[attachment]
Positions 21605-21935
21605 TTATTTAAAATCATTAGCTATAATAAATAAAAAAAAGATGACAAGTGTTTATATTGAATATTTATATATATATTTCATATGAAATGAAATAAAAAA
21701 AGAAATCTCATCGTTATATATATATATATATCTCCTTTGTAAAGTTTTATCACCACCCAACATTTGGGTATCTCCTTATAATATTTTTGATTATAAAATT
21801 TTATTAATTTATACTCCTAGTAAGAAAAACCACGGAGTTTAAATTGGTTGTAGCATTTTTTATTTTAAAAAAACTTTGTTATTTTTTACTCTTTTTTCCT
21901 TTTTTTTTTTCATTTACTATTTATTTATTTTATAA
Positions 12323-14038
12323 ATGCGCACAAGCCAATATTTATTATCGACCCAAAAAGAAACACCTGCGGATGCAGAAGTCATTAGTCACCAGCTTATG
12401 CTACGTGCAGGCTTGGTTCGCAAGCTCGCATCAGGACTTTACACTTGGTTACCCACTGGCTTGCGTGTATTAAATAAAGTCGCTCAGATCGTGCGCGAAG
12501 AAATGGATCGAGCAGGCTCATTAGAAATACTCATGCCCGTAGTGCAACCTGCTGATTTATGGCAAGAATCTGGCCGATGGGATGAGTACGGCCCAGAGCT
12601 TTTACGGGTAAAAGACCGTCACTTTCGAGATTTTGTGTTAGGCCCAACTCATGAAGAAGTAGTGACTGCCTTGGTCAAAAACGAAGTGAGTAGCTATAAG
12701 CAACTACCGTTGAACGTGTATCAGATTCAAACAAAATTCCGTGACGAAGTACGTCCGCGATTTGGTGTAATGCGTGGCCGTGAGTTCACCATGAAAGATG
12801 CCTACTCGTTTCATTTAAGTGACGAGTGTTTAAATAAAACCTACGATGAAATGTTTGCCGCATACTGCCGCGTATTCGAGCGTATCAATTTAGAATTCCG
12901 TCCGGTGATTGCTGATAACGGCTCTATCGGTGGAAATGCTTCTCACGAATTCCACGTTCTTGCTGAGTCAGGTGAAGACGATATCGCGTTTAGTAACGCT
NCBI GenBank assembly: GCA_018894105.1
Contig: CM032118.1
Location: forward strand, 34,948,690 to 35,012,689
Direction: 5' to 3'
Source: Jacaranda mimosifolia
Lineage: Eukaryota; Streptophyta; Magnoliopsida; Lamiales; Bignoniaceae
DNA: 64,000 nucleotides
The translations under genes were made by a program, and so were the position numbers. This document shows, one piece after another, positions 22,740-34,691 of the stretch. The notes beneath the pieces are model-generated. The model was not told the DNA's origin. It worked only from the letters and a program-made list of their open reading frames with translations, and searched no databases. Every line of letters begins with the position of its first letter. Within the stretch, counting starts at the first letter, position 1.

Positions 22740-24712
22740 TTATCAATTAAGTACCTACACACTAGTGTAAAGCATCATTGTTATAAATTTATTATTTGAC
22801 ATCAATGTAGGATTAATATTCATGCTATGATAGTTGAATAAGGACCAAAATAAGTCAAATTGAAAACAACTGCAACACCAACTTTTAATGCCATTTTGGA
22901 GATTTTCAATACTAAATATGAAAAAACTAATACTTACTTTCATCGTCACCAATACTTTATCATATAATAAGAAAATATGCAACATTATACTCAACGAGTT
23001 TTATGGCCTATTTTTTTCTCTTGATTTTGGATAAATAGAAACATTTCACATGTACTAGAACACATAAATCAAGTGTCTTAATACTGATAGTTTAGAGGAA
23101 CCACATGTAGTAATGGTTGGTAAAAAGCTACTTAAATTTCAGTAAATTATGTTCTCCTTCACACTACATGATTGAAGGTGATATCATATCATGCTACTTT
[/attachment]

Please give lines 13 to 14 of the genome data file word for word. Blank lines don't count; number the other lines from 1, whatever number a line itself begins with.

12901 TCCGGTGATTGCTGATAACGGCTCTATCGGTGGAAATGCTTCTCACGAATTCCACGTTCTTGCTGAGTCAGGTGAAGACGATATCGCGTTTAGTAACGCT
NCBI GenBank assembly: GCA_018894105.1